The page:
In an October 1999 visit with IDG Books in New York City, I entered the company's lobby and was instantly confronted by a stack of yellow and black "Dummies" books, the best selling computer book series of all time. But the Dummies books have also branched out into a number of non-technical subjects, including such things as wine, car buying, and even sex. Spying a stack of books titled "Antiquing for Dummies" that were heading out in the day's mail, I remarked to the receptionist, "you're all going to hell for this, you know that?" She nodded sadly and said, "Yeah, I know."
Yes, the Dummies books are out of control and I've seen some pretty bad ones in my day, including "SQL Server 7.0 for Dummies," which is easily one of the worst computer titles of all time. In fact, I declined to review it, a rarity. But Glenn Weadock's excellent "Windows 2000 Registry for Dummies" blows through my past biases and unexpectedly suggests that there's life in this old line at last. This book isn't just good, it's a winner.
Weadock clearly knows his stuff and, best of all, he knows how to translate that knowledge into a good read. The book is full of wit and humor, wrapped nicely around an incredible amount of useful information. I found myself leaping out of the chair to test things on my Windows 2000 system, the single highest compliment I can give any computer book.
You might assume that a book about something as technical as the Windows Registry could be nothing but boring, but Weadock infuses the subject with a singular charm that's impossible to miss. While the analogies and references to classic cars might confuse a few readers, I found them all to be accurate and entertaining: Often, the best way to learn something is to compare it to something else that's more well known. The book follows a logical progression from introducing the Registry toward customizing and troubleshooting the Registry, and ends up in the best part of the whole book, "The Part of Tens," where Weadock introduces two dozen well-researched Registry tricks, which are themselves worth the price of admission.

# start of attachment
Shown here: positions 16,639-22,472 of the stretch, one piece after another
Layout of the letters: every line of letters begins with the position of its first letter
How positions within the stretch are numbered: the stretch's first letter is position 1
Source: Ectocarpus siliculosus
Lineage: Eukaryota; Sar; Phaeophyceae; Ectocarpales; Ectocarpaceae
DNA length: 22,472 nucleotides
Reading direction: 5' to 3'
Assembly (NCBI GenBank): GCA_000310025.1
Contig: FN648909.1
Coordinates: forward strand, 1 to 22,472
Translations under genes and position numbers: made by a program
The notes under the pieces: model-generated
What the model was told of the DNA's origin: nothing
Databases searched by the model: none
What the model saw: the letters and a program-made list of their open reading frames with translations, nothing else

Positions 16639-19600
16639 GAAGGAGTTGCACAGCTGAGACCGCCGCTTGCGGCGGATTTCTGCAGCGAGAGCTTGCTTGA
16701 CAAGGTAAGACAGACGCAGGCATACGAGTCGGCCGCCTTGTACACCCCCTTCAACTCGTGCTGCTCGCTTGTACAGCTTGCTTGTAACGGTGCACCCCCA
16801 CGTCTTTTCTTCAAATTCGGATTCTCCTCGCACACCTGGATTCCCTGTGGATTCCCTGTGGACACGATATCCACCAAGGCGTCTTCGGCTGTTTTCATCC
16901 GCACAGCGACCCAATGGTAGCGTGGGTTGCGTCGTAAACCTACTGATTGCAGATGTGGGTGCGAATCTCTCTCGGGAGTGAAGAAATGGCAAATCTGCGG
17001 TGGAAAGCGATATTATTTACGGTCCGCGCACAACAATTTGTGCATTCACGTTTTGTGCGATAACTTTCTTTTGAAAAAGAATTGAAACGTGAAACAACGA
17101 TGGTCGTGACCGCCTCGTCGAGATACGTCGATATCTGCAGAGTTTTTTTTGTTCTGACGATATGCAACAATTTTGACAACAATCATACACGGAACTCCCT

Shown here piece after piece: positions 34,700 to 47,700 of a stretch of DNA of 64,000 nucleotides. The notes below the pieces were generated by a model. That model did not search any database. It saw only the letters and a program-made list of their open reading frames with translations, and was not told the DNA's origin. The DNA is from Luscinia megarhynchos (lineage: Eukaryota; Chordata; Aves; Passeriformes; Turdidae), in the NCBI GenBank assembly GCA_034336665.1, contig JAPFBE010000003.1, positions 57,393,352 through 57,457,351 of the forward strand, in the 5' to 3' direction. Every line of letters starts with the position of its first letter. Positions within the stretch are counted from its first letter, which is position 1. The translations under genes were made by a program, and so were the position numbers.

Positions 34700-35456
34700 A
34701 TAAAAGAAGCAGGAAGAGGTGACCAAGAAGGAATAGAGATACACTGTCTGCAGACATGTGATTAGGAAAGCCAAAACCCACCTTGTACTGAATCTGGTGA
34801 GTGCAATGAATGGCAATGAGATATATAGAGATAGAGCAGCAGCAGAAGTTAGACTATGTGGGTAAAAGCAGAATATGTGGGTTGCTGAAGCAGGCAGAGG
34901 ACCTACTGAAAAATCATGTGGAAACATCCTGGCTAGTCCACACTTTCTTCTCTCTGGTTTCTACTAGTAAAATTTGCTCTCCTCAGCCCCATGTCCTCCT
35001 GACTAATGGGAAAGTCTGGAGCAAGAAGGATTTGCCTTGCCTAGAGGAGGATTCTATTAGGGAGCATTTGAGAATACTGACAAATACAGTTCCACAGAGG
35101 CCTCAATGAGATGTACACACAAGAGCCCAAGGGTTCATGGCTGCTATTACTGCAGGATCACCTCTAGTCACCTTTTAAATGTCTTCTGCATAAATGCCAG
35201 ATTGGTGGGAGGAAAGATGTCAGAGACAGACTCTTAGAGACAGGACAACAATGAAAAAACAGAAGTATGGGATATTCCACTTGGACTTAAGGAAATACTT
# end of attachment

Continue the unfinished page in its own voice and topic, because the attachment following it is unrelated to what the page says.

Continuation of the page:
I expected this book to be a retread of prior Windows 9x and NT 4.0 Registry books, with few, if any, Windows 2000-specific tips and tricks, but I was pleasantly surprised to be proven wrong: The book is chock-full of Windows 2000 information, which Weadock began collecting a year and a half before Windows 2000 was finally released. The dedication shows from cover to cover.
Windows 2000 Registry for Dummies is clear, informative and entertaining. The author clearly knows his way around the Windows 2000 Registry and knows how to communicate this knowledge. As a writer, I can assure you that this is a rare and special gift. The book costs only $24.99 and I recommend it highly to any and all users of Windows 2000. This one's a winner.
Windows 2000 Registry for Dummies
by Glen Weadock
IDG Books, 2000